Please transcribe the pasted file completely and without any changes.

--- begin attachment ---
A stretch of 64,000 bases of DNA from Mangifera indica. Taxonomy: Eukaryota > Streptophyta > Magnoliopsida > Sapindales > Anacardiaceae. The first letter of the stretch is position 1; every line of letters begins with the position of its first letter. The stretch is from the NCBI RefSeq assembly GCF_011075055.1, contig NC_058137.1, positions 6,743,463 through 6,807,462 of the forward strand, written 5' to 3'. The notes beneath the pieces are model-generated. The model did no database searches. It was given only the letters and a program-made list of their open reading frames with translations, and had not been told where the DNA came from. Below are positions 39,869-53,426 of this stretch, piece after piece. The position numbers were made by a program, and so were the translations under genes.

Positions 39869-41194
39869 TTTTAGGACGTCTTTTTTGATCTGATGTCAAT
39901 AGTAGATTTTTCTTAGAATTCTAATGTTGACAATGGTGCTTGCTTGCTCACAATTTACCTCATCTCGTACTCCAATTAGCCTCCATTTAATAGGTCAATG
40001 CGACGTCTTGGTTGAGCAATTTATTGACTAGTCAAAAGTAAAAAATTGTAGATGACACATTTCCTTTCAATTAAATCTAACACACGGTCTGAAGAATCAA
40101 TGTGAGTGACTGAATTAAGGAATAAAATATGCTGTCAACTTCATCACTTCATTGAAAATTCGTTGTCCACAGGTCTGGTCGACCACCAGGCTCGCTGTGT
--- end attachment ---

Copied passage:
A stretch of 64,000 bases of DNA from Mangifera indica. Taxonomy: Eukaryota > Streptophyta > Magnoliopsida > Sapindales > Anacardiaceae. The first letter of the stretch is position 1; every line of letters begins with the position of its first letter. The stretch is from the NCBI RefSeq assembly GCF_011075055.1, contig NC_058137.1, positions 6,743,463 through 6,807,462 of the forward strand, written 5' to 3'. The notes beneath the pieces are model-generated. The model did no database searches. It was given only the letters and a program-made list of their open reading frames with translations, and had not been told where the DNA came from. Below are positions 39,869-53,426 of this stretch, piece after piece. The position numbers were made by a program, and so were the translations under genes.

Positions 39869-41194
39869 TTTTAGGACGTCTTTTTTGATCTGATGTCAAT
39901 AGTAGATTTTTCTTAGAATTCTAATGTTGACAATGGTGCTTGCTTGCTCACAATTTACCTCATCTCGTACTCCAATTAGCCTCCATTTAATAGGTCAATG
40001 CGACGTCTTGGTTGAGCAATTTATTGACTAGTCAAAAGTAAAAAATTGTAGATGACACATTTCCTTTCAATTAAATCTAACACACGGTCTGAAGAATCAA
40101 TGTGAGTGACTGAATTAAGGAATAAAATATGCTGTCAACTTCATCACTTCATTGAAAATTCGTTGTCCACAGGTCTGGTCGACCACCAGGCTCGCTGTGT